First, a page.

Erik Klitgaard Christensen – The Santa Barbara Independent
Erik Christensen led a full life and is now missed by all who knew him.
He is survived by his nephews in Denmark, Kurt Klitgaard Kristensen and Kim Klitgaard Kristensen, and his niece Lone Klitgaard Christensen and their children. Erik’s friends in America were his family. Many predeceased him, but surviving friends include: Betty L. Jeppesen, Mogens and Annie Andersen, Annie Bradley, Birthe Plambek, Martin Christensen, Jytte Kirk, Bent Olsen, Eva and Phil Kirkpatrick, and Helen Riley.
Erik was born in Brovst, Denmark to Inger and Niels Kristensen (yes, with a “k” – Erik changed his name to Christensen when he became a US citizen). It was a wonderful little town, but Erik had bigger plans. He was apprenticed to the local baker and served in the Danish army. This brought him to Copenhagen where he became baker to the King and Queen of Denmark. He liked to tell the story of watching the royal family behind a screen in the kitchen to see how they liked his cooking. Unfortunately, Erik touched the screen which then fell forward with a loud crash and revealed the embarrassed young baker behind. Fortunately, the royal family took it in good spirits and everything went well.
Erik then had the opportunity to come directly to Santa Barbara where he started working for Rasmussen’s Danish Bakery on Milpas Street. He enjoyed his job there, but soon opened his own bakery, Erik’s Danish Bakery. It started on upper State Street on Calle Laurales, but later moved to the new mall being built on what had been a grove of lemon trees, La Cumbre Plaza. There he worked on making wonderful Danish pastries which the Danes call Viennese bread – “Wienerbroed” because they were actually pastry recipes brought by Viennese bakers who came to Denmark in the 1800s during a Danish bakers’ strike. He also made wedding cakes, of which this author had the pleasure of delivering 450 copies. He could make icing roses by the dozen using a piping bag and a platform with small feet that he twirled in one hand while holding the piping bag in the other. His cream pies, rum balls, napoleons and petit fours were legendary. At the age of 45, Erik decided to retire and live the good life.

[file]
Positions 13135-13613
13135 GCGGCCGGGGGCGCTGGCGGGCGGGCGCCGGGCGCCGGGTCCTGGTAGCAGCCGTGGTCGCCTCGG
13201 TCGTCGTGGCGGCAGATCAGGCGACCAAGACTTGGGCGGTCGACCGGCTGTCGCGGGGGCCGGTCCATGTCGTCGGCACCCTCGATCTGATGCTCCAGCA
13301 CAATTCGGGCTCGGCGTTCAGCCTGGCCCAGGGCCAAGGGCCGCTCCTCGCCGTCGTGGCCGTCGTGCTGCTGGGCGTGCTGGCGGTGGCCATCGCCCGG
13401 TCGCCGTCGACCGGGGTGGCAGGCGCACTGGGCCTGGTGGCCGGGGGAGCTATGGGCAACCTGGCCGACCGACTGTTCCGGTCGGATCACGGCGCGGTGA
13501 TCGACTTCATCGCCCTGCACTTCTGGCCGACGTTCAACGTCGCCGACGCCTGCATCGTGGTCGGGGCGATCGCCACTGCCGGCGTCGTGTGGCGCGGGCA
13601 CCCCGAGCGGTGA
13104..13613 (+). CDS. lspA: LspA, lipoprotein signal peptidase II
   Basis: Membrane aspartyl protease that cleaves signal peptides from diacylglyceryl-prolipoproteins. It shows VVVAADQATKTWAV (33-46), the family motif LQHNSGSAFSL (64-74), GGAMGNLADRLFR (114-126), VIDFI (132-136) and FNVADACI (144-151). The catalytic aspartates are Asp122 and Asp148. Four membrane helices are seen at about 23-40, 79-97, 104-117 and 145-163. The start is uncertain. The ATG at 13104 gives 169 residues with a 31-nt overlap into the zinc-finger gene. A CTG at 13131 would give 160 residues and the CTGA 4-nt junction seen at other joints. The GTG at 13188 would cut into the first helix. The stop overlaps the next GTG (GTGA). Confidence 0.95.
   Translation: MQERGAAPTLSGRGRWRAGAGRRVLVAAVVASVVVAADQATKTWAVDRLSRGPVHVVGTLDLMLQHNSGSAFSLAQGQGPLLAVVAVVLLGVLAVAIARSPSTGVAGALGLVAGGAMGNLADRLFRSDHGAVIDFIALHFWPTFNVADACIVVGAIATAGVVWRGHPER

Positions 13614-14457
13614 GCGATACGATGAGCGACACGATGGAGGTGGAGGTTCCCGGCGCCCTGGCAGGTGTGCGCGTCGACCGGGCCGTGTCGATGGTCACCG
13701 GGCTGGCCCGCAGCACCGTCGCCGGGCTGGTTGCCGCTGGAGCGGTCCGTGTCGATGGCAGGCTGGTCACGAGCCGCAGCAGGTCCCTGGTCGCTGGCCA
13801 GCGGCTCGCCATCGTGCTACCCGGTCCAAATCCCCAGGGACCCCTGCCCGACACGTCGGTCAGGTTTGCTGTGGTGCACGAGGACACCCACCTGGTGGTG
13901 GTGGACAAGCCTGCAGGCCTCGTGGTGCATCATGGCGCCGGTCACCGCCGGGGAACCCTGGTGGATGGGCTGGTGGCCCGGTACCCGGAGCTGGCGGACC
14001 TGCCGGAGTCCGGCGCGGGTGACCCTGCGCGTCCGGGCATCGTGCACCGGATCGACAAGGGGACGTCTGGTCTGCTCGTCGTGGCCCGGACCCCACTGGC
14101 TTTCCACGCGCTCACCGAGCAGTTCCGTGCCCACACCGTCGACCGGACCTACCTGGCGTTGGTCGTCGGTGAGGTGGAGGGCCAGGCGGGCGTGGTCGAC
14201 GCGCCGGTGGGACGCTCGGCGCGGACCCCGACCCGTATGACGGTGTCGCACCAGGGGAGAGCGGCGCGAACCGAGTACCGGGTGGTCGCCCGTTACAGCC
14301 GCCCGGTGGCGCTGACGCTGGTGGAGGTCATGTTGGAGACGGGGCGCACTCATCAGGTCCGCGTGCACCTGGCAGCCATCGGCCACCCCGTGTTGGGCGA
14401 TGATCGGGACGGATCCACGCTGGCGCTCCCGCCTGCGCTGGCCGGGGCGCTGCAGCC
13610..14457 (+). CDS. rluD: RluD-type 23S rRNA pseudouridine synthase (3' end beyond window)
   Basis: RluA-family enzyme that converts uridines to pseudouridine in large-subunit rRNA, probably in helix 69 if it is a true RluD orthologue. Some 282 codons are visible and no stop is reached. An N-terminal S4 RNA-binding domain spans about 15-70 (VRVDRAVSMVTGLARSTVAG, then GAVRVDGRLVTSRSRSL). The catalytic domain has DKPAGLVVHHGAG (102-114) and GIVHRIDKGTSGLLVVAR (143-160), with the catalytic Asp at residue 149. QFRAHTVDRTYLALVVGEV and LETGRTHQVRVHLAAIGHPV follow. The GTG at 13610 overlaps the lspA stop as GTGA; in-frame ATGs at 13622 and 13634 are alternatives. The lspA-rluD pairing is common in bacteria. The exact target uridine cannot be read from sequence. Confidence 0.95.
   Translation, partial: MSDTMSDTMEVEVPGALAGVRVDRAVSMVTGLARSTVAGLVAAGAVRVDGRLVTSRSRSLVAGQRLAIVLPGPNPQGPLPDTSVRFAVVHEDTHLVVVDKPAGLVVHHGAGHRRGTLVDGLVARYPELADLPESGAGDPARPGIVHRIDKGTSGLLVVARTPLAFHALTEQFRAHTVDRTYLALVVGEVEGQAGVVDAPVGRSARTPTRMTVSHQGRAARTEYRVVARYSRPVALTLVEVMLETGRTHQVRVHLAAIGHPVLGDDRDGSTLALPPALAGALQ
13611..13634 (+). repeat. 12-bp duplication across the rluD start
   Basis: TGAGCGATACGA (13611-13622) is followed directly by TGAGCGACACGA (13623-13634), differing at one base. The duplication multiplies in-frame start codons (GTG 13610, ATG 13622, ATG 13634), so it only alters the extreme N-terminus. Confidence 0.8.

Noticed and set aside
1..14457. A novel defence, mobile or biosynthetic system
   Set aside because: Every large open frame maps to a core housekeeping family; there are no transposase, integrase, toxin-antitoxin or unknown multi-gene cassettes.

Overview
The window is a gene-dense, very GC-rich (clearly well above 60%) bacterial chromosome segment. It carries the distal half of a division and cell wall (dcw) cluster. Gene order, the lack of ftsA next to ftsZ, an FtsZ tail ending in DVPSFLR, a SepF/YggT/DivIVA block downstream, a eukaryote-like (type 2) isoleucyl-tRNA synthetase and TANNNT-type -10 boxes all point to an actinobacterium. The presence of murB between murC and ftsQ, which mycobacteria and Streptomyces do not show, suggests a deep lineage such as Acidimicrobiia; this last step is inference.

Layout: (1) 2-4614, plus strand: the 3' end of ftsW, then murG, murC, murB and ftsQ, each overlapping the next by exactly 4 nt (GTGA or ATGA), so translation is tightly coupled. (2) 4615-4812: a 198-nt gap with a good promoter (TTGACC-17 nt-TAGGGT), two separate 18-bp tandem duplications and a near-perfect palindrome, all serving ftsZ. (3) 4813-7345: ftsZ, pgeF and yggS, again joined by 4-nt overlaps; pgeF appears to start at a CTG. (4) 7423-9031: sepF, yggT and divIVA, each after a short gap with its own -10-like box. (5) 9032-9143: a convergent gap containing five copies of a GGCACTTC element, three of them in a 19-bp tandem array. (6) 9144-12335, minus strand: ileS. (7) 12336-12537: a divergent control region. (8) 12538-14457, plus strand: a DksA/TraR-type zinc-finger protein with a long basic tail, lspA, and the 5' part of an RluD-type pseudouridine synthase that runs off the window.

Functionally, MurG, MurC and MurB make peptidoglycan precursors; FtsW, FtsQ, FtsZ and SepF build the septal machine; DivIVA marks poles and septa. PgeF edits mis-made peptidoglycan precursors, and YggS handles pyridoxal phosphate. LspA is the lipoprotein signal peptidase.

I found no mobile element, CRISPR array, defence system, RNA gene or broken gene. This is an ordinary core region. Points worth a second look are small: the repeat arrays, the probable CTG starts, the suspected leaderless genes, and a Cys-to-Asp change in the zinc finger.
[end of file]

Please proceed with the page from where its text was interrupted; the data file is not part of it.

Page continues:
He was surrounded by his Danish friends in Santa Barbara and Solvang and enjoyed all the parties with Smoerrebroed and Snaps, playing cards with friends, barbecues, events with the Danish Brotherhood and Sorority and going to the Casino.
He owned a gold ’57 Chevy with a beige interior. In the winter of 1966, he bought his next classic car, a 1967 Barracuda sedan which he drove until his death. Every time he went somewhere someone asked him if he would sell his car, but the answer was always no. He appreciated the power of this car as well as its famous lines.
He made many trips to Hawaii and Mexico with friends and returned to Denmark many times to see his parents, two brothers and all of their children and grandchildren.
One of his proudest accomplishments was recently obtaining dual citizenship with Denmark, so he is now a loyal member of both his native Denmark and his adopted America.
Anyone who needed help could turn to Erik and if it was in his power to do so, he would help. He visited friends in hospital and convalescent homes; call friends who were depressed or sick or needed comforting. He never forgot a birthday or Christmas. He liked to display the Christmas cards he received from all over the world at Christmas time.
The pandemic has been hard on Erik as it took him away from his friends. They were his joy and his passion. His “open house” anniversary events were very popular. Every year on March 11, he prepared the most delicious Danish sandwiches and other dishes; prepare Manhattan, Gin and Tonics and Courvoisier Brandy; and finish with coffee and kransekage and wienerbroed. Let us all remember Erik on March 11 this year and every year and try to emulate this friendly and kind-hearted man and friend.